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|Case Number:||Civil Appeal 23 of 2017|
|Parties:||Shaban Otieno Abdi v Kennedy Otieno Mbai|
|Date Delivered:||19 Dec 2018|
|Court:||High Court at Homabay|
|Judge(s):||Joseph Raphael Karanja|
|Citation:||Shaban Otieno Abdi v Kennedy Otieno Mbai  eKLR|
|Case History:||(An appeal from the Judgment and decree of the Chief Magistrate’s Court, Homa Bay in CMCC No.11 of 2014 delivered on the 28/03/2017 – Hon. L. Simiyu, SRM)|
|History Docket No:||CMCC No.11 of 2014|
|History Magistrate:||Hon. L. Simiyu - Senior Resident Magistrate|
|History County:||Homa Bay|
|Case Outcome:||Appeal dismissed|
|Disclaimer:||The information contained in the above segment is not part of the judicial opinion delivered by the Court. The metadata has been prepared by Kenya Law as a guide in understanding the subject of the judicial opinion. Kenya Law makes no warranties as to the comprehensiveness or accuracy of the information|
REPUBLIC OF KENYA
IN THE HIGH COURT OF KENYA AT HOMA BAY
CIVIL APPEAL NO.23 OF 2017
SHABAN OTIENO ABDI............................APPELLANT
KENNEDY OTIENO MBAI.....................RESPONDENT
(An appeal from the Judgment and decree of the Chief Magistrate’s Court, Homa Bay in CMCC No.11 of 2014 delivered on the 28/03/2017 – Hon. L. Simiyu, SRM)
1. This appeal, arises from the decision and judgment of the Senior Resident Magistrate in Homa Bay CMCC NO.11 of 2014, in which the appellant, SHABAN OTIENO ABDI, sued the respondent, KENNEDY OTIENO MBAI, for the sum of Kshs.200,000/= and general damages for breach of contract.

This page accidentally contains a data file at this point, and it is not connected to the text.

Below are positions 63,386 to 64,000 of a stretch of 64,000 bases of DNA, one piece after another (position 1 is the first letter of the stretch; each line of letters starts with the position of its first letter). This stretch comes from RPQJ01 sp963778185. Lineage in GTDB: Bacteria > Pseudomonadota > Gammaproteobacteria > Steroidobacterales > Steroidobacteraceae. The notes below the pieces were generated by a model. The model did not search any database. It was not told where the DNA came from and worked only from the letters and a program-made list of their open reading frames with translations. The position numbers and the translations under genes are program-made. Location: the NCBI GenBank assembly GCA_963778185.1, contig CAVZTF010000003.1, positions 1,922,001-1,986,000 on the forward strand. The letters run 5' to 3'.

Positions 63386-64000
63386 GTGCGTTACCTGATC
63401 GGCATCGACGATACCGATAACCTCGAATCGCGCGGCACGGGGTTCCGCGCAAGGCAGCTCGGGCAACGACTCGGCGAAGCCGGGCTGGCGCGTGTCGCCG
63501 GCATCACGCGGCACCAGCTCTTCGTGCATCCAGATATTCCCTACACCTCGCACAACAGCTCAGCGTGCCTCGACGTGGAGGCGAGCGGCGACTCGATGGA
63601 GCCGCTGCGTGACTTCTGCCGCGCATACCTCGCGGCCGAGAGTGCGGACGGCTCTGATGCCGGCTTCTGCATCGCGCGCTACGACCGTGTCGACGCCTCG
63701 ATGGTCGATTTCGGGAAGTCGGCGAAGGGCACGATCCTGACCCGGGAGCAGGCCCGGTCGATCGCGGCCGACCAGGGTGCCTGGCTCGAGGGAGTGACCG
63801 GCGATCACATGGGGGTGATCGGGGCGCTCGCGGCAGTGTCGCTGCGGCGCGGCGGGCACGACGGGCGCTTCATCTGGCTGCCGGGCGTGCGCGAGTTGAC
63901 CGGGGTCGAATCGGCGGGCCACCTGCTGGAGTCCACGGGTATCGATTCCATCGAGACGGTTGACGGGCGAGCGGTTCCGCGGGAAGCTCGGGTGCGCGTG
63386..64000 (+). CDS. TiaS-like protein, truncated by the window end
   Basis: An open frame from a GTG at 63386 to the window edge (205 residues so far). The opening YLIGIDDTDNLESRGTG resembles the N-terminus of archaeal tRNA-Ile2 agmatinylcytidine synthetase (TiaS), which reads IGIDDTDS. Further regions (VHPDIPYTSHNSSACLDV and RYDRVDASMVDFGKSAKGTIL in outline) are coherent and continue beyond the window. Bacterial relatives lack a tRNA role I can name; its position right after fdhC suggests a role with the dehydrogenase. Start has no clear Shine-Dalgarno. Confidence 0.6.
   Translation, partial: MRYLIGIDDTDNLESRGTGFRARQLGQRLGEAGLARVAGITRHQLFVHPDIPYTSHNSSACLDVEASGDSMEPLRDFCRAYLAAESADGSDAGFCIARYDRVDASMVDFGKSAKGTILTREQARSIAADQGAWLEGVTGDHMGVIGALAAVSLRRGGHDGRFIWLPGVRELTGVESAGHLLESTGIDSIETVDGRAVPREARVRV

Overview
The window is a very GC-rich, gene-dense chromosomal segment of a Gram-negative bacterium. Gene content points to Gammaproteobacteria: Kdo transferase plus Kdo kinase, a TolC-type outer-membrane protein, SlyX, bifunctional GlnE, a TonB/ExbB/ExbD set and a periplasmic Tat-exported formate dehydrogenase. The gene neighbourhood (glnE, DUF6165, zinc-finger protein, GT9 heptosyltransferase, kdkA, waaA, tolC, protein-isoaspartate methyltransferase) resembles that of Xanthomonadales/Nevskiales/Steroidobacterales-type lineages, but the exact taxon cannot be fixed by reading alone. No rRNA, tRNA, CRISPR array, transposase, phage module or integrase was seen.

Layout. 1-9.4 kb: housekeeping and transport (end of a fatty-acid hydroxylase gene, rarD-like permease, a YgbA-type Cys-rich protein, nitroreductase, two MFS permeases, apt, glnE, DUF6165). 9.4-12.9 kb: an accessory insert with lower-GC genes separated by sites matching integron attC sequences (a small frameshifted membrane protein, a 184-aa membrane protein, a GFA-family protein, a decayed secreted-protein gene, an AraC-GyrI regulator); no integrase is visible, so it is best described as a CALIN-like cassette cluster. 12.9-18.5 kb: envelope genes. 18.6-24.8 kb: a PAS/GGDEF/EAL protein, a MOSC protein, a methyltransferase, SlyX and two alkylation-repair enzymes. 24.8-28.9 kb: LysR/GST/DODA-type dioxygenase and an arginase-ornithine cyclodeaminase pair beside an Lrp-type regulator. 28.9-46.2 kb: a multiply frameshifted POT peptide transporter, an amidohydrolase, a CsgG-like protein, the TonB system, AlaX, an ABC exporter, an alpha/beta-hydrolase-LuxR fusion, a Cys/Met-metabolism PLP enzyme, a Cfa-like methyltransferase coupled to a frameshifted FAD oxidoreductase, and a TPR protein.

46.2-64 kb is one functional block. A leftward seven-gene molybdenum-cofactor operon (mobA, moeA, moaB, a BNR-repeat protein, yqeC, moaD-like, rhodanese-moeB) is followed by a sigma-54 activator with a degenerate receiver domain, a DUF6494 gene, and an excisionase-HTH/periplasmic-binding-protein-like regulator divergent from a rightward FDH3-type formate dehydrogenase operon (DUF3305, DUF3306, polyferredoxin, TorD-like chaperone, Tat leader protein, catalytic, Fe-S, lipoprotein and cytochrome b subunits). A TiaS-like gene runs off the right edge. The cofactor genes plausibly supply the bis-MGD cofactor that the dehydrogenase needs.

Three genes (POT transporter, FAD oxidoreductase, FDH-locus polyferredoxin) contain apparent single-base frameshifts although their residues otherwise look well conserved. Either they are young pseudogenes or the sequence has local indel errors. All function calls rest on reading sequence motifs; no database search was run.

The suit was based on a sale agreement entered between the appellant and the respondent for the purchase of a portion of land described as KANYADA/KOTIENO-KATUMA’A’/1025, measuring 0.35 hectares at a purchase price of Kshs.200, 000/=.
2. After a full hearing of the suit, the trial court dismissed the appellant’s claim against the respondent on the basis that it was not proved on the applicable standard of proof.
Being aggrieved by that conclusion, the appellant preferred this appeal on the basis of the grounds in the memorandum of appeal dated 24th April 2017 filed herein on 25th April 2017.
3. The appeal was canvassed by way of written submissions and in that regard, the appellant filed his submissions through the firm of OGUTTU MBOYA & CO. ADVOCATES, while the respondent did likewise through the firm of H. OBACH & PARTNERS ADVOCATES.
The duty of this court was to re-visit the evidence adduced at the trial and draw its own conclusions bearing in mind that the trial court had the advantage of seeing and hearing the witnesses.
4. In that regard, the evidence led by both parties and their respective witnesses was given due consideration by this court. It clearly showed that the issue which arose for determination was whether there was a valid agreement between the appellant and the respondent and whether a sum of Kshs.200, 000/= was paid to the respondent by the appellant in furtherance of the agreement.
5. In the pleadings, it was implied by the appellant that the respondent breached the sale agreement by selling the suit property to third parties. However, the respondent denied the existence of the alleged sale agreement and averred that the alleged third parties were strangers to him.
The burden to prove the existence of the alleged agreement and the payment of Kshs.200, 000/= by the appellant in furtherance of the agreement lay with the appellant on a balance of probabilities standard.
6. In his evidence, the appellant (PW1) indicated that the respondent (DW1) approached and offered to sell to him the suit land at a purchase price of Kshs.200, 000/=. This was on the 7th November 2011 and it would appear that the offer was accepted as the purchase price was allegedly paid and a visit to the land was carried out followed by a consent of the Land Control Board.